The House You Pass on the Way is a short novel--less than 100 pages--but it contains unusual depth and beauty. It's a pre-sexual love story about two fourteen-year-old cousins who don't yet know where they fit in. One girl, Staggerlee, is biracial--black and white. One girl, Trout, is adopted. Both girls are struggling with their budding sexuality. Are they gay? Are they straight? Does it matter? Woodson gracefully captures the confusion these two feel as they explore what it means to grow from girls to women.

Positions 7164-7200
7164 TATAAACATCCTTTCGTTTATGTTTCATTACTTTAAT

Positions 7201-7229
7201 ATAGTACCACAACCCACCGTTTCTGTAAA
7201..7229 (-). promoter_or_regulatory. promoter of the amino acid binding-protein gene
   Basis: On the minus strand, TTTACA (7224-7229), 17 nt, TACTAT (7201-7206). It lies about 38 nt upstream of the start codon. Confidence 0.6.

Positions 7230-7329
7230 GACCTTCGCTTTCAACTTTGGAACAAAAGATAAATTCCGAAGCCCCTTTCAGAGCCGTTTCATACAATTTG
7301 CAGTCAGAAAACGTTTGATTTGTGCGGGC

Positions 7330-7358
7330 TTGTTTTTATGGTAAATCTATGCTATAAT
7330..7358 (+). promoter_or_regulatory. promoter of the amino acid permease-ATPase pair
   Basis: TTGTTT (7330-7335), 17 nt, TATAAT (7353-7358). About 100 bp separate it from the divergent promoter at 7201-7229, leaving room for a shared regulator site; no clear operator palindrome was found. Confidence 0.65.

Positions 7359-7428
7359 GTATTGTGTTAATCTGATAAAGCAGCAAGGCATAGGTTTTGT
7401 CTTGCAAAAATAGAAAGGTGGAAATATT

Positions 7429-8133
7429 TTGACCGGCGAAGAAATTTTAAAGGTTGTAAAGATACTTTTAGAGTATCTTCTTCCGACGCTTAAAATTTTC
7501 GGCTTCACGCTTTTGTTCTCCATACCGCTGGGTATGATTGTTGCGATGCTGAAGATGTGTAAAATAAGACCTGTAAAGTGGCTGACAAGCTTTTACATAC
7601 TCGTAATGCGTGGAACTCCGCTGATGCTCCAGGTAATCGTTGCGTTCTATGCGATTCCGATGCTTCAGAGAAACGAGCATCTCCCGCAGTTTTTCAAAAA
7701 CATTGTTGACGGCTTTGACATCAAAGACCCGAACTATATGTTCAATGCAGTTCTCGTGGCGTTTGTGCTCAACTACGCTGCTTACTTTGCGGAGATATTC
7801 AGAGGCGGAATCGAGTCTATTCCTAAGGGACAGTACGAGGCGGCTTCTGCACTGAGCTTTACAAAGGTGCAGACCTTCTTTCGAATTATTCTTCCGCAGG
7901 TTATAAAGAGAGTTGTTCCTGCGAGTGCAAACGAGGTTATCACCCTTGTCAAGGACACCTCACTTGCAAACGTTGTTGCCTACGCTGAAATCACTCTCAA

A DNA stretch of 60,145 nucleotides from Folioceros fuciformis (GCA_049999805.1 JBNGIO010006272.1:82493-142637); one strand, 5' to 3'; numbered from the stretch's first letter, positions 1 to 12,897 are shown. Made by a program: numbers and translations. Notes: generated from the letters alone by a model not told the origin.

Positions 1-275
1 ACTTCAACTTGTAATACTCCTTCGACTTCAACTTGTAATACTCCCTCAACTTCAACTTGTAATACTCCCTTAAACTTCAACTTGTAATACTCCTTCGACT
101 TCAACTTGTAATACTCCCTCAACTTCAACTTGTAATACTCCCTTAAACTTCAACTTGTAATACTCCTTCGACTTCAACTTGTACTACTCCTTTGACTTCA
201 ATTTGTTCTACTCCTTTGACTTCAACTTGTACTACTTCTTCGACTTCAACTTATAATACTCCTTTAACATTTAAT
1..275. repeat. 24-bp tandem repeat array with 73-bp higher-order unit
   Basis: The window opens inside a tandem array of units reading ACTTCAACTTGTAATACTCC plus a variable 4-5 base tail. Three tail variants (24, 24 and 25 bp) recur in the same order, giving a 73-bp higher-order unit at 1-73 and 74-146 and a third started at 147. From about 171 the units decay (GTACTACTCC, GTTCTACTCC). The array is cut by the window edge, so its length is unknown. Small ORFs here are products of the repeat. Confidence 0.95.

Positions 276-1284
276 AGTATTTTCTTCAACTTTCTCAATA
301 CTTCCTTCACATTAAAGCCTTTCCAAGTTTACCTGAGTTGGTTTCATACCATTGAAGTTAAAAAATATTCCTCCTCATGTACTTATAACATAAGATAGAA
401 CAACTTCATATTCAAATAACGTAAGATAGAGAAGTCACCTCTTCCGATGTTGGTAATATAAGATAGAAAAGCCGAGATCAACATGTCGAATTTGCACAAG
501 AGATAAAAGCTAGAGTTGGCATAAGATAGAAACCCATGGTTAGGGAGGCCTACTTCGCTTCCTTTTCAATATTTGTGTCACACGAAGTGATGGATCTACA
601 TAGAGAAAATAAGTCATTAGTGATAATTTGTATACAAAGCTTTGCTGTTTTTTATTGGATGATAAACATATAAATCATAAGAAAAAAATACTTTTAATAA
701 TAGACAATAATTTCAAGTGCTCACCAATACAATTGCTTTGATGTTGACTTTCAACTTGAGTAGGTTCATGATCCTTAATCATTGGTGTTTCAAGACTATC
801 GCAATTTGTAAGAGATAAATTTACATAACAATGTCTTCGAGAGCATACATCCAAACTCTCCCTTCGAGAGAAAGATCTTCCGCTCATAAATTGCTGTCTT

Their intense, platonic relationship reminds me of the two girls in Woodson's other excellent novel, I Hadn't Meant to Tell You This, which I also recommend. It's a beautifully written book about ugly subjects: sexual abuse, racism, classism, abandonment. Marie is a black girl from a well educated, affluent family. Lena is a white girl from a poor family that just moved to the trashy side of town. Both girls bond over their shared motherlessness, their ability to see the good in bad situations, and their feisty, fierce loyalty and concern for each other. In another writer's hands, the characters could have easily become caricatures, stereotypes in a "social issues" young adult novel, but Woodson treats them with the dignity and respect they deserve, fleshing them out into fully realized individuals who will stick with me for a long time.